The Government of Guam Retirement Fund (GGRF) and the Guam Bankers Association (GBA) have both penned letters to Speaker Tina Muna Barnes, in response to her inquiry about the feasibility of proposals made by Congressman Michael San Nicolas.
Both entities made it clear in their letters that San Nicolas’ proposals are not only infeasible, they will also not come to fruition in the one-week timeline he had proposed.
On Monday, the Congressman laid out his suggestions for getting Guam residents federal coronavirus one-time impact payments and unemployment assistance, as soon as one week from now.
His first solution involved the Guam Economic Development Authority (GEDA) signing an agreement with the GovGuam pension fund to buy a bond, in essence. GEDA would then use the cash borrowed from the Retirement Fund to pay Guam residents the economic impact payments. The money borrowed from the GGRF would be guaranteed by the government, according to San Nicolas, with interest paid back to the pension fund by the $10 million coming to Guam for local war claims (money the Governor has already appropriated for other priorities).
San Nicolas’ second proposal would have the same structure, but with the local banks funding these bridge loans. San Nicolas had said the bank-funded option is less complicated than the one with GEDA and the pension fund.
In both these scenarios, local residents would authorize their federal payments to go directly to GEDA or the banks, to pay back this “pay-day” loan of sorts.
Muna Barnes, who was on the Monday Zoom conference call with the Congressman, followed up with the GovGuam Retirement Fund and the Bankers Association to get their input on the feasibility of these options.
Both entities responded on Wednesday, both making it clear they were not consulted before the Congressman made these proposals.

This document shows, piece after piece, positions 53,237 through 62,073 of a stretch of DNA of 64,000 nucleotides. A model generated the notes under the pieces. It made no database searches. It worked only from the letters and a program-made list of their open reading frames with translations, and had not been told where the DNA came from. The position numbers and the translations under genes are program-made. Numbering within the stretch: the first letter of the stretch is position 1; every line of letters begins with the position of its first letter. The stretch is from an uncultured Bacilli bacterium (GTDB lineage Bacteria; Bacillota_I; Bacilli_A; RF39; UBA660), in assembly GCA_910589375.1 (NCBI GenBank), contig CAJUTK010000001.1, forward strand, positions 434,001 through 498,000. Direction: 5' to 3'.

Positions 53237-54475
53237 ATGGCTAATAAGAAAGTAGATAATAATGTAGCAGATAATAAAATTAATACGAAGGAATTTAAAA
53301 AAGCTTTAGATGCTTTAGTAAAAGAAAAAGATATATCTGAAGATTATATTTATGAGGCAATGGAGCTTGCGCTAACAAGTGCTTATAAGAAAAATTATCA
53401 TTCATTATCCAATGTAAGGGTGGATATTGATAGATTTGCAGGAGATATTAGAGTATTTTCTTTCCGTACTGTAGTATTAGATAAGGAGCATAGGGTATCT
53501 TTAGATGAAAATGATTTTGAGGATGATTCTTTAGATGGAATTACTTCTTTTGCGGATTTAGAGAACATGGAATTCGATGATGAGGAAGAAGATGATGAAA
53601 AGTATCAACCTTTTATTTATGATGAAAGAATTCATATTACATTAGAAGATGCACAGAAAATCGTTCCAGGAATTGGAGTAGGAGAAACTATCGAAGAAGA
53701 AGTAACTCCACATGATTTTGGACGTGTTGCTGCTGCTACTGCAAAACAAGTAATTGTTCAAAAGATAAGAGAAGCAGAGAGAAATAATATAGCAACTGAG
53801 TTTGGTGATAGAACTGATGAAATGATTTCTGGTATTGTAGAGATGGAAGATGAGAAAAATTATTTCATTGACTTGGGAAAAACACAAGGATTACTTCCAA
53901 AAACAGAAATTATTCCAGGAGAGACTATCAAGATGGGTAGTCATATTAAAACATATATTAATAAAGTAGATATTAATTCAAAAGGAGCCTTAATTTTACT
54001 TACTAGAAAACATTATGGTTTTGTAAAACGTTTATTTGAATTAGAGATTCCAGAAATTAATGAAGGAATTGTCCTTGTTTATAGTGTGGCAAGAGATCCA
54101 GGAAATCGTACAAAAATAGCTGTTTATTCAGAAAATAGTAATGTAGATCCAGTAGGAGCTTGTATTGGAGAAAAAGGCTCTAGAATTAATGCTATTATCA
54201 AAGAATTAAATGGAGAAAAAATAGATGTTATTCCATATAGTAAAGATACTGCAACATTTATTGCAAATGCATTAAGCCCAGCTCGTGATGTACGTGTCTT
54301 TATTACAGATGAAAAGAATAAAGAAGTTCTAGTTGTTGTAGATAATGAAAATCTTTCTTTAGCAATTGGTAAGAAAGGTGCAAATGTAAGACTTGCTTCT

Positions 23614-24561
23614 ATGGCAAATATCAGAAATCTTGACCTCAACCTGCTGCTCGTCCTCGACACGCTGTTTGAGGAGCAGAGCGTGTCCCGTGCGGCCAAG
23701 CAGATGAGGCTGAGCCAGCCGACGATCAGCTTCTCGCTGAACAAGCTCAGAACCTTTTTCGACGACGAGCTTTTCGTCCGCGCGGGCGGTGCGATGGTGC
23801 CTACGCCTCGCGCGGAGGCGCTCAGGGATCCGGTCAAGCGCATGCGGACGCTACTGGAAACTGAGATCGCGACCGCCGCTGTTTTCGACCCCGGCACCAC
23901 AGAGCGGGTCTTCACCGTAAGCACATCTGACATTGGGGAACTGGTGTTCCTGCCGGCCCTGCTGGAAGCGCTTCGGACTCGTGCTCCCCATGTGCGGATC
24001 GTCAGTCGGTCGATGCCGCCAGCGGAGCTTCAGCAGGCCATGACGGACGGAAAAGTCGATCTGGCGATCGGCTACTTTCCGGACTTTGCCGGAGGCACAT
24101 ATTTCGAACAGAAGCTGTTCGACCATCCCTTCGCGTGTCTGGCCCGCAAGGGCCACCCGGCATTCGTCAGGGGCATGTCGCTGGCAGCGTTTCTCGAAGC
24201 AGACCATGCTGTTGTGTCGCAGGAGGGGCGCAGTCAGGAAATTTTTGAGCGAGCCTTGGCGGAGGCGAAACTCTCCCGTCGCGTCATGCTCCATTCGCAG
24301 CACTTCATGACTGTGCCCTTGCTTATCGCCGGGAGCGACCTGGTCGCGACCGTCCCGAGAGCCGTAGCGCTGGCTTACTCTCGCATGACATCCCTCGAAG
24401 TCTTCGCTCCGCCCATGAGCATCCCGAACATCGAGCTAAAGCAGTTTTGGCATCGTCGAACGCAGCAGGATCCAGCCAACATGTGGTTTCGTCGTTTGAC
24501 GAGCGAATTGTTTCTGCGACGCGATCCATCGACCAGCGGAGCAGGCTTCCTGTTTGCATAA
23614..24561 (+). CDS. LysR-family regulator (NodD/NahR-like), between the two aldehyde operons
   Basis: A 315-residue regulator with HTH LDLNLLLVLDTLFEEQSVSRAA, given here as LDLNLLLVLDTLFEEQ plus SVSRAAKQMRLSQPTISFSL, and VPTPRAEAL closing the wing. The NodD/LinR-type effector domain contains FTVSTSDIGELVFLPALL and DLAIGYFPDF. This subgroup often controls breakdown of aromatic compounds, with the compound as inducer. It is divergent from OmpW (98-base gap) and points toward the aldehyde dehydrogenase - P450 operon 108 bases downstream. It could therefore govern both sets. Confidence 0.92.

For its part, the GBA said, “while we respect and applaud the initiative taken by Congressman San Nicolas to expedite the issuance of the stimulus checks to our island residents, all member banks agree that it is not feasible.”
Ed Untalan, the GBA President, said Guam’s banks currently have their hands full with several priorities, including continued service during the COVID-19 crisis, deferral requests by consumers, and supporting businesses severely impacted by COVID.
Untalan said because of these major tasks, island banks do not currently have the resources for the proposed, “enormous infrastructure buildout and undertaking.”Response to Speaker Tina Rose Muna Barnes 04.07.2020.pdf
While the GovGuam Retirement Fund Director, Paula Blas, wrote that “the Fund takes no position on the relative payment scheme discussed in the proposed plan,” she made it clear that it was not feasible since the GGRF does not have the cash liquidity to undertake the agreement.
In her letter, Blas writes, “the Fund does not hold $142.8 million in cash…With this proposal, the Fund would have to liquidate (sell for cash) its existing investments in order to be able to loan funds to the Government of Guam.”
The $142.8 million figure was borne out of San Nicolas’ proposal, which he claimed would be the amount GEDA could borrow at a 7% interest rate, paid back by the $10 million in local war claims reimbursement money.
In the GGRF letter, Blas wrote, “the Fund does not have the ability to extend an over-the-counter private loan with an arbitrary interest rate.”
“The Fund is a fiduciary investment pool that executes investment strategies that are subject to governing statutes and policies. Mandating the Fund to extend a loan via legislation would be inconsistent with the fiduciary standards governing the investment practices at the Fund,” said Blas.
The GGRF also explained that current market conditions have already impacted the fund’s investment returns and that, “selling securities at this time will disrupt the Fund’s ability to pursue its long term investment strategy. This, in turn, may jeopardize the ability to pay pensions for thousands of retirees today; and thousands of employees who will retire.”
In his Zoom conference on Monday, the Congressman invited only Speaker Tina Muna Barnes and Republican senators Mary Torres and Jim Moylan, along with media, to outline his two possible avenues to get Guam residents federal economic impact payments, sooner.